ST. PETERSBURG — Hundreds of HSN employees are losing their jobs as their parent company combines the local shopping network with long-time rival QVC under one operation with shared resources.
HSN and QVC will maintain their brand identities, but are now under a business unit called "QXH," owner Qurate Retail Group announced on Wednesday. Qurate said it will lay off 350 employees by the end of the year. The bulk of those positions will be between HSN’s St. Petersburg headquarters and offices in Long Island, N.Y.
"The actions we are taking today are difficult, but they are imperative for our long-term success," HSN president Mike Fitzharris said in a statement. "We thank all of our HSN team members for their hard work and dedication over the years, and for the support of the Tampa Bay community as we continue to evolve our business for the new retail economy."
Qurate did not specify how many local positions will be affected. Before this week’s announcement, roughly 2,500 people worked at the St. Petersburg office, which will be upgraded and still operate as HSN’s headquarters.
Fitzharris will maintain oversight of the St. Pete campus and be charged with growing the HSN brand as well as QXH video platforms and digital content. Mary Campbell, a QVC executive, will oversee QVC’s brand and QXH merchandising.
Last July, QVC’s parent company announced a $2.6 billion deal to buy HSN. Qurate now oversees eight retail companies.
The combined QXH unit will allow for faster shipping times and streamlined service for its shoppers, according to the company. Retail experts say such a move was bound to happen as the at-home network shopping industry continues its downturn.
QVC had already taken similar measures to streamline its European networks two years ago. It cut hundreds of positions as it moved much of its administrative operation to Poland.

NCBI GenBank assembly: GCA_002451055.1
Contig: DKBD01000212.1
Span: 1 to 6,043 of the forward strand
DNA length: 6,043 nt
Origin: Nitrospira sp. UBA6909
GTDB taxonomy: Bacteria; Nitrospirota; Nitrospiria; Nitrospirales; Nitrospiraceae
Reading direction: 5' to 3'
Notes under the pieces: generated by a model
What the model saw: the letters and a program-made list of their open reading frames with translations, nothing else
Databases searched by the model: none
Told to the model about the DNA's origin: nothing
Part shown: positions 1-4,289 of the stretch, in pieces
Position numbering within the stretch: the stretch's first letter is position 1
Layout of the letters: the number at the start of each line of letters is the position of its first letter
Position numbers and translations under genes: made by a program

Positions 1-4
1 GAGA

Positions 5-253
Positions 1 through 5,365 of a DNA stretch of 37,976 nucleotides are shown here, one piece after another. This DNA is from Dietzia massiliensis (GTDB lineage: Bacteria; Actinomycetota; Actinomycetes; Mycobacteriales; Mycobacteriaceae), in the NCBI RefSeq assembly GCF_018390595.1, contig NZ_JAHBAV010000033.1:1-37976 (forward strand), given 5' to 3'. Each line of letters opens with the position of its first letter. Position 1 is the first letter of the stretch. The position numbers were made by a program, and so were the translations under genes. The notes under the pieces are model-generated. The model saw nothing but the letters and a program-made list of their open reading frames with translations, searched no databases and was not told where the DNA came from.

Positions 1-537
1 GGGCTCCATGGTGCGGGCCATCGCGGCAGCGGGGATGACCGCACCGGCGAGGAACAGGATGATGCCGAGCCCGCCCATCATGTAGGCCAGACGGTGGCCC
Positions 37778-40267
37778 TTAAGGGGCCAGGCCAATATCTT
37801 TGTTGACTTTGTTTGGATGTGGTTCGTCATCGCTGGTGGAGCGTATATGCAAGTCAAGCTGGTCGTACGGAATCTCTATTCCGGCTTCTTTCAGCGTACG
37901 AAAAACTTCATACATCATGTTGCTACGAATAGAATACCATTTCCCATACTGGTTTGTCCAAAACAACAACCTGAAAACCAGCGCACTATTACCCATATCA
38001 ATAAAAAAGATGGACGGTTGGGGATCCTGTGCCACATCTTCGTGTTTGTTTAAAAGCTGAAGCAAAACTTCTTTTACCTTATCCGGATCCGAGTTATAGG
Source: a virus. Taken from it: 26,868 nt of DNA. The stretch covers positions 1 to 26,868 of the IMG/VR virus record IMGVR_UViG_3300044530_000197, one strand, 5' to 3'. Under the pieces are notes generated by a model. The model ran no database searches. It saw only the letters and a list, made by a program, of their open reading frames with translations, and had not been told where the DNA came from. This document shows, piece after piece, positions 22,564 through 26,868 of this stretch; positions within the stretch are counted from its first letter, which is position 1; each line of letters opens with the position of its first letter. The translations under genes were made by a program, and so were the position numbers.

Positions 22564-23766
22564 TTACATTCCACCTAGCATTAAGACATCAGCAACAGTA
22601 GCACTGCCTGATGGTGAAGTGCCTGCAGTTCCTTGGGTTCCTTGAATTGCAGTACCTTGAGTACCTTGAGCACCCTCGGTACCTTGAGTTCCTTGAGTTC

It’s not profitable to have duplicate positions, said former QVC employee and London-based shopping network expert Budd Margolis.
For example, HSN is closing its "Ingenious Designs" offices in Long Island, N.Y. HSN design work will be shifted to the existing in-house team at Qurate’s offices in West Chase, Pa. A small number of positions will also be cut at Qurate and QVC.
"For years and years the rumors have been QVC and HSN merging, (and) spinning off a lot of synergistic advantages," Margolis said. "This is just another step in moving toward that vision."
Even under the same umbrella, the networks still are positioned as competitors with QVC beating HSN’s quarterly sales.
QVC and flash-sale website Zulily led Qurate’s growth in the second quarter this year. Meanwhile, HSN was a laggard in the conglomerate as its e-commerce sales dropped 13 percent compared to the year-ago period.
To process customer orders more efficiently, Qurate said it plans to build a new fulfillment center and employee 1,500 people in Bethlehem, Pa. in 2019. But by the end of the following year, it will cut 1,725 positions when it shut downs other centers in Lancaster, Pa., Virginia and Tennessee.
"Today’s initiatives are the next step in our ongoing review of how to best continue the integration of HSN and QVC," Qurate president and CEO Mike George said in a statement on Wednesday. "With a focus on driving digital transformation, these efforts will extend our leadership in social, digital, and video commerce."
Those next steps also include a redesign of the sprawling St. Petersburg campus, which includes call centers, TV studios and digital operations. Qurate did not provide details but said the new layout would "create a better working environment."
Fitzharris said HSN has begun to increase sales, while emphasizing Qurate is committed to the HSN brand and to "our St. Petersburg home."
In 2017, HSN and QVC generated $8.5 billion in revenue, reached 100 million homes and shipped more than 170 million items, according to Qurate. Together, they have five at-home shopping networks.
But Margolis doubts Qurate sees TV shopping as the future of retail.
As shoppers cut the cord with cable companies and move toward streaming services, TV shopping networks are becoming less relevant and accessible.
"QVC realizes that five, seven, 10 years from now, television probably won’t exist as it does today," Margolis said.
That doesn’t mean an environment without video, though. Even retail titan Amazon, another contributor to the decline of shopping networks, produces shows on its website that are like something one would see on HSN or QVC.
Still unclear is if the QVC and HSN brands will eventually merge. Margolis said Qurate likely held onto both names so it wouldn’t lose any loyal shoppers. The bigger question in his mind?
"Will TV shopping even be around in 10 years?" he said.
Contact Sara DiNatale at 727-893-8862 or at email@example.com. Follow @sara_dinatale.